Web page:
7. A dialogue box asking if you will accept a cookie, or allow a cookie to be set might appear again. If so, click on "yes"again each time your browser asks. If you browser does not ask about accepting or allowing cookies, it means it has already been automatically set.
  8. Now that you are a registered user, the next time you access WebBoard you will type in the "Login Name" and "Password" you created above when you are presented with the login screen.

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Using the Web Board

WebBoard has a menu of clickable features at the top of its page and uses two side-by-side frames to display information. The left-hand frame allows you to choose a message whose contents are then displayed in the right-hand frame. The border between the left and right frame can be moved using your mouse.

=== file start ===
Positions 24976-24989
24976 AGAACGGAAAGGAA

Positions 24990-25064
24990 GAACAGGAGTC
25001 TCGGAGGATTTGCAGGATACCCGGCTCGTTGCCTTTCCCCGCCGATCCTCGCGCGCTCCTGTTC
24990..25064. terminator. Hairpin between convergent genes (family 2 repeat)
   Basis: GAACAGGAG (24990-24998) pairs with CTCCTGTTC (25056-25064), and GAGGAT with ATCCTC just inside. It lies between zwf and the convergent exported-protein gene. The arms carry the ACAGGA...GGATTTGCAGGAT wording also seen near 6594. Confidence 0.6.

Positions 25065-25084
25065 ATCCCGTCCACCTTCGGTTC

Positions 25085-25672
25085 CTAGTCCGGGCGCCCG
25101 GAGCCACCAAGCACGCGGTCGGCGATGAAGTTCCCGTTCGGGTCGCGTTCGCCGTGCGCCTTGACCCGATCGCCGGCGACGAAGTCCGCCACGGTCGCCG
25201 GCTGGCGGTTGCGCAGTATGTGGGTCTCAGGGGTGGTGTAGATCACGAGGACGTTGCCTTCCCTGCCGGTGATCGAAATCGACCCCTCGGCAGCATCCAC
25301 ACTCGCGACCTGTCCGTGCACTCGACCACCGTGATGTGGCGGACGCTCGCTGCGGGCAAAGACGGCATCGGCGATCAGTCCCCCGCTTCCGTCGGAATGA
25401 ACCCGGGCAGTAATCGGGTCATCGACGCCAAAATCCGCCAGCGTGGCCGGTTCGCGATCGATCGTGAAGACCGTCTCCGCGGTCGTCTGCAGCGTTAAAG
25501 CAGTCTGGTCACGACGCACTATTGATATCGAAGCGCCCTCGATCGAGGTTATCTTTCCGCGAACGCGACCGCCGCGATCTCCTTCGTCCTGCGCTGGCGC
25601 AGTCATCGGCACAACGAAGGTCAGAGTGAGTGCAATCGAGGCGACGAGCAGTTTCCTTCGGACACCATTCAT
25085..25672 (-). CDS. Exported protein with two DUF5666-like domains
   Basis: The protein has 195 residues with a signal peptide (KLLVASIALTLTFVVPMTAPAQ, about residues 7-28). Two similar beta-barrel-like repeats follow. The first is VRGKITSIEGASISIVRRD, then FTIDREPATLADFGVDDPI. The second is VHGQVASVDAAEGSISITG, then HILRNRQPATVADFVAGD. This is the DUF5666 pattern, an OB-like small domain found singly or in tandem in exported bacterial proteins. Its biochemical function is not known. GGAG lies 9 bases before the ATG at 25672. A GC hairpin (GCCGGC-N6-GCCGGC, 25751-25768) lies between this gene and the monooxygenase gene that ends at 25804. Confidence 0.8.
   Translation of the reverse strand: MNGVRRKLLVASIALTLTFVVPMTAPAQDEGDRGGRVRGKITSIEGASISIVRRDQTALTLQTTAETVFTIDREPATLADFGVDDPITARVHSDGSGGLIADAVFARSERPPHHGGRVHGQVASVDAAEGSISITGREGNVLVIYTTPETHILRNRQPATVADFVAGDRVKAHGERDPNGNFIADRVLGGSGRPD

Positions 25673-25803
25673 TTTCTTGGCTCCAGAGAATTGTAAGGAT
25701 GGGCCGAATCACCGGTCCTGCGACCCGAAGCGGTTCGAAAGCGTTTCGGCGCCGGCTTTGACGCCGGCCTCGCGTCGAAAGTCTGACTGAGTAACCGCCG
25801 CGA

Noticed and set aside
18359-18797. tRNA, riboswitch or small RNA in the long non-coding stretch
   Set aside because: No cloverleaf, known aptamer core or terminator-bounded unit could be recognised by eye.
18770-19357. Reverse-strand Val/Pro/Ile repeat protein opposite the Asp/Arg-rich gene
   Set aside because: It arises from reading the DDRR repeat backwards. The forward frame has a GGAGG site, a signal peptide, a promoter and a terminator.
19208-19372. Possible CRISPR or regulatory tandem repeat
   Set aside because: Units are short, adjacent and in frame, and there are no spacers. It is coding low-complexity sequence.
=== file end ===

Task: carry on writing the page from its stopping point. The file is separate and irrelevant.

The main organizing structure of the WebBoard is displayed in the left frame and consists of a hierarchy of Conferences, Topics and Messages. A "Conference" is the top level of the hierarchy; You will see that there will be a Conference for each of the plays we study, and one for each of the major assignments. "Topics" and "Messages" are the two lower levels of the hierarchy and evolve within a Conference depending on it is used. When the WebBoard is first opened all the available Conferences are listed in the left frame with a "+" sign to the left. Clicking the "+" sign expands the Conference to show Topics and/or Messages. Topics will also have "+" signs which if clicked expand them into Messages. Once a "+" sign is clicked, the same Conference or Topic will have a "-" sign to the left which if clicked will collapse the hierarchy under it.